The 88 – This Must Be Love

The 88 - This Must Be Love

They didn’t just fall out of the sky, The 88. Ever since their first release, 2003’s Kind Of Light, the Los Angeles quartet has been fine tuning their quirky, verging on anthemic west coast pop sound, and unlike many of their contemporaries have chosen to downplay the edgier side of the late 60s/early 70s style they emulate, choosing to concentrate on actual songwriting rather than just celebrate the idea of what a certain type of AOR album sounds like, both then and now.

Because it is quite some way beyond question that the shadows of both John Lennon and Harry Nilsson cast themselves significantly across the thirteen tracks on This Must Be Love: Lennon in the sound of the album and Nilsson in at least some of the songwriting. Heck, it even sounds as if it was produced by a soberly on-form Phil Spector, utilising a state-of-the-art 16 track analogue desk, the drums carrying just enough foldback and Claptonesque guitar riffs wailing off at an assortment of stereophonic tangents. This Must Be Love is an album crafted with quite real skill and an attention to detail that suggests the band and their producers have spent much of their waking lives immersed in recreating the exact musical sounds of four decades ago, ignoring anything recorded after 1974. If you ever took time to listen to anything Anton Newcombe recorded, you will probably find something to interest you in the work of The 88.

But if there’s one musical icon whose reputation has taken a serious pounding over the last few years, that is quite definitely, even defiantly, Lennon: and does anyone ever sing along when Nilsson’s “Without You” turns up on the AM oldies channel? The 88 keep things resolutely lightweight throughout, avoiding histrionics or actual shouting, and presenting us with an album that wouldn’t sound out of place were its production date 1971 instead of 2009. So, first track “Go To Heaven” starts off with a jaunty keyboard riff reminiscent of Ben Folds and a grimly cheerful lyric; “went to hell in my Sunday clothes / fell asleep with a bloody nose”, but none of The 88 seem very much the worse for this experience, and this song and much of the rest of the album foot taps along at an uptempo country rock pace, regardless of the assorted existential crises the lyrics speak of, and listeners are invited to play ‘spot the Lennon album reference’ throughout. “Bad Love” borrows the string section from “Walls And Bridges”, the title track has the confident swagger of an outtake from Rock ‘N’ Roll, and “Love Is The Thing” is reminiscent of a song deemed insufficently radical for the Sometime In New York City sessions. As the album progresses though, the tempo slows and The 88’s own skills as songwriters come to the fore, with quite some effect on “Let Me Go” and the epic finality of album closer “Who Is This”.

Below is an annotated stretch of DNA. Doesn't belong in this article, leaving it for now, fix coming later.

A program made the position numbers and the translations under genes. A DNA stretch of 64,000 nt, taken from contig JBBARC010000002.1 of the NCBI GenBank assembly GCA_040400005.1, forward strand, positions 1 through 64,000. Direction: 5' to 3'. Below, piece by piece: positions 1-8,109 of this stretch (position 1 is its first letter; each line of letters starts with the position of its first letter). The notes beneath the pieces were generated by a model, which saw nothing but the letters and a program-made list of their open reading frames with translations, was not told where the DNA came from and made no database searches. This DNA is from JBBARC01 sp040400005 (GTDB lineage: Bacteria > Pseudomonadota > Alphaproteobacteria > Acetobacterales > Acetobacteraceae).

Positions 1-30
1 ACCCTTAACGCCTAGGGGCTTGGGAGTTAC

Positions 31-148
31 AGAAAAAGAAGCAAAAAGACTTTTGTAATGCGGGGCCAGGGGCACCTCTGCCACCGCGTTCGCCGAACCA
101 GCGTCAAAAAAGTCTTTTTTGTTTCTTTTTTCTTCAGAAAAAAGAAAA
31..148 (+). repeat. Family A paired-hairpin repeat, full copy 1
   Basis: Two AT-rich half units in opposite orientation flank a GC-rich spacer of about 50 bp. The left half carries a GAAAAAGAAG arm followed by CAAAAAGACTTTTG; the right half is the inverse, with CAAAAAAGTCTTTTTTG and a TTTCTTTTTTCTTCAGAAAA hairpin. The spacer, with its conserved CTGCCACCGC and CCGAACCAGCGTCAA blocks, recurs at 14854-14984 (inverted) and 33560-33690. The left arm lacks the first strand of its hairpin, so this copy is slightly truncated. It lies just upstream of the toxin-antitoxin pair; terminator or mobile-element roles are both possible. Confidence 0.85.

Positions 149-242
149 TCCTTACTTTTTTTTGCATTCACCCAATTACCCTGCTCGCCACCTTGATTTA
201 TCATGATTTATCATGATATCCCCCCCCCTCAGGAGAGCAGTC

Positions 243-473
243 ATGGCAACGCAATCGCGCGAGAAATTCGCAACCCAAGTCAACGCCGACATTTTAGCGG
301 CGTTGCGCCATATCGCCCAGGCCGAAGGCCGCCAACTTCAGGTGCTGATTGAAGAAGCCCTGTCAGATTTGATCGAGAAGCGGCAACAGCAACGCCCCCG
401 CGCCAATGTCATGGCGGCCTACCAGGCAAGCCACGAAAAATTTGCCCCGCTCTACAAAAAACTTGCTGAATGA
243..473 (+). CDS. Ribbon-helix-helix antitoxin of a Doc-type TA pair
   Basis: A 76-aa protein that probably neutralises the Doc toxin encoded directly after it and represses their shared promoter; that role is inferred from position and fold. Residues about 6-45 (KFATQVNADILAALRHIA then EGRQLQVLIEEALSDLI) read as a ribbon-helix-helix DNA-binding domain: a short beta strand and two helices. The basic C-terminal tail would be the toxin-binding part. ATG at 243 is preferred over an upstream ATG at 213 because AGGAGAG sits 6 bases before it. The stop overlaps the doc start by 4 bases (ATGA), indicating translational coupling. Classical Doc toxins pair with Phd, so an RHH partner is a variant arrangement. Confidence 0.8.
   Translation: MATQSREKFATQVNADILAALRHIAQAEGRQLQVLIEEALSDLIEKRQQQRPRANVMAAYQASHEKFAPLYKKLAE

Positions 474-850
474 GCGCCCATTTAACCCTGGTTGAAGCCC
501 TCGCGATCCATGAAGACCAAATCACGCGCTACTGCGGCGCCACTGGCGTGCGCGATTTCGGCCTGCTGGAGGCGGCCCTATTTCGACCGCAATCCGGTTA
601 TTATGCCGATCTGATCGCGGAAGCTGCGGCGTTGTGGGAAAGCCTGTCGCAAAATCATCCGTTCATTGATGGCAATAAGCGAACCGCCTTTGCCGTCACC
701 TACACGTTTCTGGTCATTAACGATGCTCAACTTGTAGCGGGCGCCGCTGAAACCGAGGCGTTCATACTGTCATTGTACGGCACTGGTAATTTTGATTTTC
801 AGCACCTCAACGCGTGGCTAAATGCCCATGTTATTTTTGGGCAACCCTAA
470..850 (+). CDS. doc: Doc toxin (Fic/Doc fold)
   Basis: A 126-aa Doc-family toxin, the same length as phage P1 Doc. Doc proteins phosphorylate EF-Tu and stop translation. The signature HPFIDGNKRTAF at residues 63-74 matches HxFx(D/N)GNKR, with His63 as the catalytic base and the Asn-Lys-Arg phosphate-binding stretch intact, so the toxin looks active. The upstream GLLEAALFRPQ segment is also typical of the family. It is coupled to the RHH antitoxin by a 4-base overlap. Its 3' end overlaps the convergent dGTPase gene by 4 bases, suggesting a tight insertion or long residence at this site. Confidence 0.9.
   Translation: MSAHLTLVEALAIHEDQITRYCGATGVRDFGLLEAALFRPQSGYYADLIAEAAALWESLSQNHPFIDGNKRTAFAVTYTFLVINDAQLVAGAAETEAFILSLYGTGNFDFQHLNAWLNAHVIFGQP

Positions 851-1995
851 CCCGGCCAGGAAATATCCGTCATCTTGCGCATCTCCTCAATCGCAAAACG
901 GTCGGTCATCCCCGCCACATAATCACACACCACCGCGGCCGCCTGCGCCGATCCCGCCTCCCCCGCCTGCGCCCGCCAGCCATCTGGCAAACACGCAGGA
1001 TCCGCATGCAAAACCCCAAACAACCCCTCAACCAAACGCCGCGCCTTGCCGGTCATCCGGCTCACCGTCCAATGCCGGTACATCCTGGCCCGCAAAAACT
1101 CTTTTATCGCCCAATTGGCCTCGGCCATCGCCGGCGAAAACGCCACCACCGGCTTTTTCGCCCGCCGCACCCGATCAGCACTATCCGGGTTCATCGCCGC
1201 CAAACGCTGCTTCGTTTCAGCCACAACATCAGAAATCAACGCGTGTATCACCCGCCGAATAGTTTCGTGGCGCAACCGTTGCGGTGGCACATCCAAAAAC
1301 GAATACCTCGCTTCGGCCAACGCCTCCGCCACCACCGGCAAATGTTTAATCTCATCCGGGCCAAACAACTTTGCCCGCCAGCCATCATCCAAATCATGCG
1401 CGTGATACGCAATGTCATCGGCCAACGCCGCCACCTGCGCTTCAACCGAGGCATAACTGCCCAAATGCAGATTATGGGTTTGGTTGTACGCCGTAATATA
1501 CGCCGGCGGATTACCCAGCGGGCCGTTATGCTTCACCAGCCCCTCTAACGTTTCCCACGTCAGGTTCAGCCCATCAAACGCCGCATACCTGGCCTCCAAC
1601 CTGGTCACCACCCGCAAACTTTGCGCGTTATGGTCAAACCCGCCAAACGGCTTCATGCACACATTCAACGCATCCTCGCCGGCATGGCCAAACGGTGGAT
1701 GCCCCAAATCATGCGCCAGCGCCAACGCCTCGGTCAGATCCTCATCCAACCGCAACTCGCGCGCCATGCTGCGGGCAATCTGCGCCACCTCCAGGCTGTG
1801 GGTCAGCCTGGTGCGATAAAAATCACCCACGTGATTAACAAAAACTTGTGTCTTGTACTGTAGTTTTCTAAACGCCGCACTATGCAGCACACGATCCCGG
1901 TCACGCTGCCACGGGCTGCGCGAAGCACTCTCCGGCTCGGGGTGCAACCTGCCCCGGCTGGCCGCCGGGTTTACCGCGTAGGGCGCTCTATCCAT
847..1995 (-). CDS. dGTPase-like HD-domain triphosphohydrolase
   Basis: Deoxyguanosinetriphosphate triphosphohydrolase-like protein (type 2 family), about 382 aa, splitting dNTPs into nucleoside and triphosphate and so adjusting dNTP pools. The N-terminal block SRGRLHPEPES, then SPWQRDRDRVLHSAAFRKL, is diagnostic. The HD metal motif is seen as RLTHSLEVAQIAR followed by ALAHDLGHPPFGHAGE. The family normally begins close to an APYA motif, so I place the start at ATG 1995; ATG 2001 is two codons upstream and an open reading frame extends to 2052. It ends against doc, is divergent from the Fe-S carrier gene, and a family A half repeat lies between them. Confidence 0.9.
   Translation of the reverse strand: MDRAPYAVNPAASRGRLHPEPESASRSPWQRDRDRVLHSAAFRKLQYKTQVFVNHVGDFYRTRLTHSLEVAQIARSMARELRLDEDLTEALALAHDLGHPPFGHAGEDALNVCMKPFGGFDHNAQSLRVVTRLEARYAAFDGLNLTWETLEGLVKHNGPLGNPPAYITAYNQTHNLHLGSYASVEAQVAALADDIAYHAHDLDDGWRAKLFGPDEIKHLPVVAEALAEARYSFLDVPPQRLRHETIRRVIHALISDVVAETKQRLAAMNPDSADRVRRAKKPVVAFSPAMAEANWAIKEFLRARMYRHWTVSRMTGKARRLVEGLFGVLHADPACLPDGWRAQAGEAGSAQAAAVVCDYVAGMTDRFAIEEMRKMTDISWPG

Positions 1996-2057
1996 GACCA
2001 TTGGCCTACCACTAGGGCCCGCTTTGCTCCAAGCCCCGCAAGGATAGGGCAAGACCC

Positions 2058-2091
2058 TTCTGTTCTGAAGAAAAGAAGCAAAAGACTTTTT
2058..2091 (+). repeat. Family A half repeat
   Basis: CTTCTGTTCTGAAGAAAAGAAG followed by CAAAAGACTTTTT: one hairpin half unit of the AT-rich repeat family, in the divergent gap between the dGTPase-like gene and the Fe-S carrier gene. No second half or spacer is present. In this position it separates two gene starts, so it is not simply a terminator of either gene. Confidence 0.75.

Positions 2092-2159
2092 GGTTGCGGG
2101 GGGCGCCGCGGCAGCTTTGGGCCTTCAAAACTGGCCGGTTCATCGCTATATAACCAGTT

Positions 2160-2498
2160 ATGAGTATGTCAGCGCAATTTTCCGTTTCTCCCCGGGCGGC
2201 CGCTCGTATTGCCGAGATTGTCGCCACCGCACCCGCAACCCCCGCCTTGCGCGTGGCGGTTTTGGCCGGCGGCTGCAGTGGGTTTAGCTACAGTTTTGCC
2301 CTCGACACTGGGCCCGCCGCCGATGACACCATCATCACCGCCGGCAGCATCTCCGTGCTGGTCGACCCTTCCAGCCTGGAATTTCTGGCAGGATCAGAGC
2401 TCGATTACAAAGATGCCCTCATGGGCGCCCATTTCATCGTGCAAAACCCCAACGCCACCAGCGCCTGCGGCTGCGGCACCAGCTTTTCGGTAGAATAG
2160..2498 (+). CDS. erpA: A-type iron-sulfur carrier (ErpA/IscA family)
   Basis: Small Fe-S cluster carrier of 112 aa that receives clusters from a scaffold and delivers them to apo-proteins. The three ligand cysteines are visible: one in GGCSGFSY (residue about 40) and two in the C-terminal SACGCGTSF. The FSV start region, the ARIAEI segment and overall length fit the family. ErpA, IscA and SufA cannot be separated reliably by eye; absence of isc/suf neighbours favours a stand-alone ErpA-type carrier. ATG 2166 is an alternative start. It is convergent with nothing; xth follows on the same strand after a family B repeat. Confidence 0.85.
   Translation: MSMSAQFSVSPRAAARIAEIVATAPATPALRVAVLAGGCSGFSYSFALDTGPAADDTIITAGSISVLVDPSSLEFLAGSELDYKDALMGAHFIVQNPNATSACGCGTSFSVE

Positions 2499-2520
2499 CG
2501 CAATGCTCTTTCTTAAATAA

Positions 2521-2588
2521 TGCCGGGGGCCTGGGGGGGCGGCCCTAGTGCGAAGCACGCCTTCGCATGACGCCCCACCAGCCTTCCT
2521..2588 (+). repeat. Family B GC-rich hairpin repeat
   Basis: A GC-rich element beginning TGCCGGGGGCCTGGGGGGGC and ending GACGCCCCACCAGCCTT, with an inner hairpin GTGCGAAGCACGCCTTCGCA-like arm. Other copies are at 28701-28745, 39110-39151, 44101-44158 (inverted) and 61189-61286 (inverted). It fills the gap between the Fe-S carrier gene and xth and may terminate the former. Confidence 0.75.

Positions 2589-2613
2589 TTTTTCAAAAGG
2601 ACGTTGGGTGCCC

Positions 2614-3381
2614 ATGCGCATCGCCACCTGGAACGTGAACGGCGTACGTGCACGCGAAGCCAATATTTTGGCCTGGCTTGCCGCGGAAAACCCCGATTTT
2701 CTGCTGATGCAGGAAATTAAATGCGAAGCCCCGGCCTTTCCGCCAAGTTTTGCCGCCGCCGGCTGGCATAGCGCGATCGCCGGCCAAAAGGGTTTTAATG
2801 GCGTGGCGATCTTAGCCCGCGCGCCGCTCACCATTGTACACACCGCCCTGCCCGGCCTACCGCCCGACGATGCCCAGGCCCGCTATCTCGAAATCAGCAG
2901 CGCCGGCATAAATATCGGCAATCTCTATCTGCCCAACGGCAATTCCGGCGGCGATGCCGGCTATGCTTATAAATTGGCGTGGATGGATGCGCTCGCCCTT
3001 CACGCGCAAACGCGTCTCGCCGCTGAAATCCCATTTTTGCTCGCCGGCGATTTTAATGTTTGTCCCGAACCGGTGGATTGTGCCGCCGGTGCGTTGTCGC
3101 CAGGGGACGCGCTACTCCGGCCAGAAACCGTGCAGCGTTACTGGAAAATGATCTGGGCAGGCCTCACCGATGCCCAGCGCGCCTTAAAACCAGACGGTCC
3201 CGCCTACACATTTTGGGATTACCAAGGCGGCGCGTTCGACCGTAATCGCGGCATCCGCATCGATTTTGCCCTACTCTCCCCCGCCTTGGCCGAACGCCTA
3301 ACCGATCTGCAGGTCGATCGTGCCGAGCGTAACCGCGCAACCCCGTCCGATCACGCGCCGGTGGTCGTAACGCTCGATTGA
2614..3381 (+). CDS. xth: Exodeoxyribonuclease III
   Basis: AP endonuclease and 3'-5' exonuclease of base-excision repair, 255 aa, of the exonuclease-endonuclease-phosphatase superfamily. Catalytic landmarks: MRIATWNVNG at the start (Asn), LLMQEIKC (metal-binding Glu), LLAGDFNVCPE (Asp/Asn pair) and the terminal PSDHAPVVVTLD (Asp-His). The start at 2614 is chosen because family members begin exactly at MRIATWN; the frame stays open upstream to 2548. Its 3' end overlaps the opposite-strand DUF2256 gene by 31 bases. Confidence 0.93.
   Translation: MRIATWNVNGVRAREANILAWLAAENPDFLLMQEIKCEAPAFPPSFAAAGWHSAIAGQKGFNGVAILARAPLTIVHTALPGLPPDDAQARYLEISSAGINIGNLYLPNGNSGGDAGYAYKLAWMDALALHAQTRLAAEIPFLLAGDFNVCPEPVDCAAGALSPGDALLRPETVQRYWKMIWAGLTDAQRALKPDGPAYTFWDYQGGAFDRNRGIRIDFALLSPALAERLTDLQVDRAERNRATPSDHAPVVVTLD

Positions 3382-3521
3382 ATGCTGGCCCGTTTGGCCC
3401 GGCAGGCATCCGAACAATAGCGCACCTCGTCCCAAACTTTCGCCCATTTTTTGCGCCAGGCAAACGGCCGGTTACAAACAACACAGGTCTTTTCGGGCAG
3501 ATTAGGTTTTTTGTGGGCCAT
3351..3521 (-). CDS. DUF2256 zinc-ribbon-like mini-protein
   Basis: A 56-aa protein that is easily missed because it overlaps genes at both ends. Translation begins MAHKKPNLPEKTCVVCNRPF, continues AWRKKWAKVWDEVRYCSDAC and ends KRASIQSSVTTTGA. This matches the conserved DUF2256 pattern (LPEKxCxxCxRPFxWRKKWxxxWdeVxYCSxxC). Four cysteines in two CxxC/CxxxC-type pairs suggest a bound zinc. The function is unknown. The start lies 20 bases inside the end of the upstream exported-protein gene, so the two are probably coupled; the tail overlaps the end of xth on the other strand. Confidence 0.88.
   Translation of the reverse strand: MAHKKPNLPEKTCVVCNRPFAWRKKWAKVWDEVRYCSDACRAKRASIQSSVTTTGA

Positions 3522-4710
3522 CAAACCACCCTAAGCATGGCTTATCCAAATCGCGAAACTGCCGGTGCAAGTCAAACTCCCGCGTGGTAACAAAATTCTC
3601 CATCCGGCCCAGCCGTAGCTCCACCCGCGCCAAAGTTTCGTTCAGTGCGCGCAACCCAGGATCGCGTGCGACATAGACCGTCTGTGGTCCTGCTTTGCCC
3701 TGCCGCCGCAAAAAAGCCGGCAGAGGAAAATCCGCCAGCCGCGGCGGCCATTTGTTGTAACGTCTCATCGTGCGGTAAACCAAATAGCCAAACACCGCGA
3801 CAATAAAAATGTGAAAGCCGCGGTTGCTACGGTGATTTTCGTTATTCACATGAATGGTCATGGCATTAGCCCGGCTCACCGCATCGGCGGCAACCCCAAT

If all this sounds like the work of one of those Fab Four tribute bands whose shows you never quite got round to seeing, then I apologise, both to The 88 themselves and you, the DOA reader. This Must Be Love is every inch the literate exercise in songwriting that the band set out to record, and while they aren’t perhaps the best known names outside of the LA muso circuits, they are providing support for former Kinks frontman and definite candidate for ‘greatest living English songwriter’ Ray Davies on his US tour this spring, and I suppose that means The 88 are really quite good then. Find a copy of This Must Be Love and you may just find that you agree.